Version: v2, Published online: 2015
Retrieved January 18, 2018, from https://www.rep.routledge.com/articles/thematic/moral-relativism/v-2
In philosophical discussions, the term 'moral relativism' is primarily used to denote the metaethical thesis that the correctness of moral judgments is relative to some interesting factor, for example, relative to an individual’s or group’s moral norms.
Outside philosophy, for example in anthropology, sociology or ethnology, 'moral relativism' can also denote the thesis that there is significant cross-cultural or inter-personal diversity as to the moral values that are accepted or adhered to – following Brandt (1967), this is often called 'descriptive moral relativism'. Also following Brandt, a further sense of 'moral relativism' is often distinguished and labelled 'normative moral relativism'. Unlike metaethical moral relativism, normative moral relativism is supposed to involve ethical and not just metaethical claims, such as, for example, that what an individual (or a group) considers morally right or wrong to do, is in fact right or wrong for them to do. Given the general implausibility of such claims, this sense of the term seems to be linked to the frequent polemical or derogatory use of the term, in which it is taken for granted that moral relativism is a position that ought to be avoided.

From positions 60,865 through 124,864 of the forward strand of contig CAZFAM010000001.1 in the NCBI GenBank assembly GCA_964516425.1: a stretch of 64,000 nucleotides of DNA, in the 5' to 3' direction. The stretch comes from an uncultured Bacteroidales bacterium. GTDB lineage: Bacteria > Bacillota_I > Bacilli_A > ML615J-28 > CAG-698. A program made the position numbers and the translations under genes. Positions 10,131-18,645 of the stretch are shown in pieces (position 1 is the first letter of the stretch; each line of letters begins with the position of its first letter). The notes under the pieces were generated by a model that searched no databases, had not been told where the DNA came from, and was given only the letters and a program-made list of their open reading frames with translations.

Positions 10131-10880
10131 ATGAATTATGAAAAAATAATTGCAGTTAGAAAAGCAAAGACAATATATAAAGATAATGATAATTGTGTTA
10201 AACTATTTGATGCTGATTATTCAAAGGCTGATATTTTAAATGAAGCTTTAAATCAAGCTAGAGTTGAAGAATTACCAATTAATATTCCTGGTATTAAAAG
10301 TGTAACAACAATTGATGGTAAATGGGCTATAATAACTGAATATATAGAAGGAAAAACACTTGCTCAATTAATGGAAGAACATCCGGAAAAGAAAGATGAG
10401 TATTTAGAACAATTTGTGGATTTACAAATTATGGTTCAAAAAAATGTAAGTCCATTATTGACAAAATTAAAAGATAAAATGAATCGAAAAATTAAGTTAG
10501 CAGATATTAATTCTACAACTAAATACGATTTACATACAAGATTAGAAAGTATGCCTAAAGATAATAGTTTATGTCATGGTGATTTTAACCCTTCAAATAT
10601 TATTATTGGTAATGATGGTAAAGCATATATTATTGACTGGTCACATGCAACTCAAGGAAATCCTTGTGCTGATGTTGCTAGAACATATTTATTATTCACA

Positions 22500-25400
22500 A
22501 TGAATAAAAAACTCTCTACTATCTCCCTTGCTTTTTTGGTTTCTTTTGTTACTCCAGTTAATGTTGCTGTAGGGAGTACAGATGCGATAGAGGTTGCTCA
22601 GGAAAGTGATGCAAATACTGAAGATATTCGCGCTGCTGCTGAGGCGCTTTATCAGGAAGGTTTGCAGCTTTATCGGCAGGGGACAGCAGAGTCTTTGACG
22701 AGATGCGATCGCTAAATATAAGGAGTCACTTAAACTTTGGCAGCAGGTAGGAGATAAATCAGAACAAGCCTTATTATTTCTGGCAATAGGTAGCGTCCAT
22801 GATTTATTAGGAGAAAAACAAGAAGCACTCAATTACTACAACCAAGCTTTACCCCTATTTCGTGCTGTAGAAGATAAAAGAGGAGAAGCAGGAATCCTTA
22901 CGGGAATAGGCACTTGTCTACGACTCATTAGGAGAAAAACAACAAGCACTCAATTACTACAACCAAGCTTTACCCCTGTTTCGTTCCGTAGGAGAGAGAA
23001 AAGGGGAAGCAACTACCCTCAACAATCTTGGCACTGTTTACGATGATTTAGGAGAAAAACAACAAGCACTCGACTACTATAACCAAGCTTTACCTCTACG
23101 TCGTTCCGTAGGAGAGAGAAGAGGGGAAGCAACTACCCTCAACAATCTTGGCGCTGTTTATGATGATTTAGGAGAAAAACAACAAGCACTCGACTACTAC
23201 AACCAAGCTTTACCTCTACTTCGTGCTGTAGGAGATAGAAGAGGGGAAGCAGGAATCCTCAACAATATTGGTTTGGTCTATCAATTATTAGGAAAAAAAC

Serious philosophical discussion of moral relativism has no need for the derogatory notion, and it is only indirectly concerned with empirical descriptive theses of cross-cultural or interpersonal divergence of moral views, namely in so far as they are sometimes adduced as evidence for metaethical moral relativism. Hence this article focuses on the metaethical thesis that the correctness of moral judgments is relative to, for example, individuals or groups, or their systems of value.
Kölbel, Max. Moral relativism, 2015, doi:10.4324/9780415249126-L099-2. Routledge Encyclopedia of Philosophy, Taylor and Francis, https://www.rep.routledge.com/articles/thematic/moral-relativism/v-2.
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